ShareThis Page

Mt. Lebanon dog park measure fails

| Wednesday, Sept. 11, 2013, 9:00 p.m.

Mt. Lebanon commissioners tried to throw dog owners a bone with a proposal to allow leashed dogs in a municipal park when children aren't likely to be there, but failed to gather enough votes Tuesday night for approval.

In response to residents' requests to relax the prohibition on pets in Williamsburg Park off Sleepy Hollow Road, Commissioner Dave Brumfield proposed a 90-day pilot program allowing leashed dogs to be walked in certain areas of the park before 9 a.m. and after dark.

But the measure failed in a 2-2 vote, with Brumfield and Kelly Fraasch in favor, Kristin Linfante and John Bendel against, and commission President Matt Kluck absent. In the event of a tie vote, any legislation is considered rejected.

“If we go this way, Williamsburg Park is the tip of the iceberg, and every meeting we're going to be talking about the next park,” said Linfante, who said dog walkers are permitted in the municipality's wooded “passive parks” — Twin Hills Park, McNeilly Park and parts of Bird Park.

Brumfield said he was trying to strike a compromise between residents who wanted to use their neighborhood park to walk their dogs, and those who worried that allowing dogs in proximity to children playing would increase the likelihood of bites, or kids being exposed to waste left behind by irresponsible pet owners.

“Using (the park) with your dog, using the park with your child — those are both perfectly legitimate uses of public space,” Brumfield said.

He noted that the question has been before the parks advisory board three times during the last nine months. The board first recommended relaxing the rules, rescinded that recommendation after hearing from neighbors opposed to the pilot program, then recommended it again after more consideration.

Brumfield's original proposal was more restrictive, with only Ward 4 residents being allowed to purchase a special license or permit from the municipality that they'd have to display on their dog's leash or collar when walking in Williamsburg Park. The permit idea was dropped this week when he and Fraasch discussed the time restrictions as an alternative.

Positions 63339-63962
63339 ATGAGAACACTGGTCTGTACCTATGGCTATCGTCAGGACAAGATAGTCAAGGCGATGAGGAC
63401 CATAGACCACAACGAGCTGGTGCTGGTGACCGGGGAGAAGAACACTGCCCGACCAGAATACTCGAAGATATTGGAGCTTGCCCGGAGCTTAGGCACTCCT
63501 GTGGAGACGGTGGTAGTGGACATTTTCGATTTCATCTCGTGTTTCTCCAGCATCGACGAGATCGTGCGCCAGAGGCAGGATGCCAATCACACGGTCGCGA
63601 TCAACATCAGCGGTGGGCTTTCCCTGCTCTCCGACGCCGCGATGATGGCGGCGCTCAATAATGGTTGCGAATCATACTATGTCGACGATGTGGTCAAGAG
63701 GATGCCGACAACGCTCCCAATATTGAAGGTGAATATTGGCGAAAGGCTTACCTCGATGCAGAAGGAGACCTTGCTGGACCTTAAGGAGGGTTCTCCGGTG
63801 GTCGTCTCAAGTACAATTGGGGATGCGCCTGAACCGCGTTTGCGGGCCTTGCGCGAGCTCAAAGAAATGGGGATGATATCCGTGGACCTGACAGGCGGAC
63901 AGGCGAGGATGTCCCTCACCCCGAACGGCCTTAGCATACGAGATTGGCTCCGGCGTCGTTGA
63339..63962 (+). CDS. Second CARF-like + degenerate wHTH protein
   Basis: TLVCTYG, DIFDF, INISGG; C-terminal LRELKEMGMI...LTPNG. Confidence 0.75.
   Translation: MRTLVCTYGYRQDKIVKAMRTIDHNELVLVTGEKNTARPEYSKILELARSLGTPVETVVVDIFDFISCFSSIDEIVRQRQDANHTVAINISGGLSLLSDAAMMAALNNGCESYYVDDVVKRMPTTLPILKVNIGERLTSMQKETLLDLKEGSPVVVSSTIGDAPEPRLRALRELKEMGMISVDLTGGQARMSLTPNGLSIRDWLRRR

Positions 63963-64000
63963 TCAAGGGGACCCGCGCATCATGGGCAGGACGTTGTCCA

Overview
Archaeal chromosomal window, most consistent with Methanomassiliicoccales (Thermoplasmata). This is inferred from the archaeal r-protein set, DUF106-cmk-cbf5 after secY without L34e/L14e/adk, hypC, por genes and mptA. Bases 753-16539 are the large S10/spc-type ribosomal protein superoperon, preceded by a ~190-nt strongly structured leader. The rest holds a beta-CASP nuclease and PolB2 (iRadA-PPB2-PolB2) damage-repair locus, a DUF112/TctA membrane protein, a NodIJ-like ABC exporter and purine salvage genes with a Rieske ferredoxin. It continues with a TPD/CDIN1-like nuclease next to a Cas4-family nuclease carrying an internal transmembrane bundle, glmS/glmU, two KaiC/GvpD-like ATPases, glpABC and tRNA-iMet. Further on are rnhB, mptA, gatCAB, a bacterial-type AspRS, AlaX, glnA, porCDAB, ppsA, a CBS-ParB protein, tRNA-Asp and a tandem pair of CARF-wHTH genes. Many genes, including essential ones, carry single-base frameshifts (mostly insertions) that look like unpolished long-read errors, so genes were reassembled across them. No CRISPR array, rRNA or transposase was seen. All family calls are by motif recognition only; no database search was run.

The commission and residents noted how the issue divided the neighborhood around the park, and each side presented petitions to the commission Tuesday.

Dogs and kids often mix, resident Dina Torek said.

“There are dogs on Washington Road and there are kids on Washington Road; the dogs are leashed and the kids are fine,” she said. “The park is not reserved for children, it's for all of us.”

Bridgewater Drive resident Bruce Parry disagreed.

“We don't let (dogs) in the schools, we don't let them on the athletic fields, and now we've suddenly gotten the idea that Williamsburg Park is so different,” he said.

Matthew Santoni is a staff writer for Trib Total Media. He can be reached at 412-380-5625 or

TribLIVE commenting policy

You are solely responsible for your comments and by using you agree to our Terms of Service.

We moderate comments. Our goal is to provide substantive commentary for a general readership. By screening submissions, we provide a space where readers can share intelligent and informed commentary that enhances the quality of our news and information.

While most comments will be posted if they are on-topic and not abusive, moderating decisions are subjective. We will make them as carefully and consistently as we can. Because of the volume of reader comments, we cannot review individual moderation decisions with readers.

We value thoughtful comments representing a range of views that make their point quickly and politely. We make an effort to protect discussions from repeated comments either by the same reader or different readers

We follow the same standards for taste as the daily newspaper. A few things we won't tolerate: personal attacks, obscenity, vulgarity, profanity (including expletives and letters followed by dashes), commercial promotion, impersonations, incoherence, proselytizing and SHOUTING. Don't include URLs to Web sites.

We do not edit comments. They are either approved or deleted. We reserve the right to edit a comment that is quoted or excerpted in an article. In this case, we may fix spelling and punctuation.

We welcome strong opinions and criticism of our work, but we don't want comments to become bogged down with discussions of our policies and we will moderate accordingly.

We appreciate it when readers and people quoted in articles or blog posts point out errors of fact or emphasis and will investigate all assertions. But these suggestions should be sent via e-mail. To avoid distracting other readers, we won't publish comments that suggest a correction. Instead, corrections will be made in a blog post or in an article.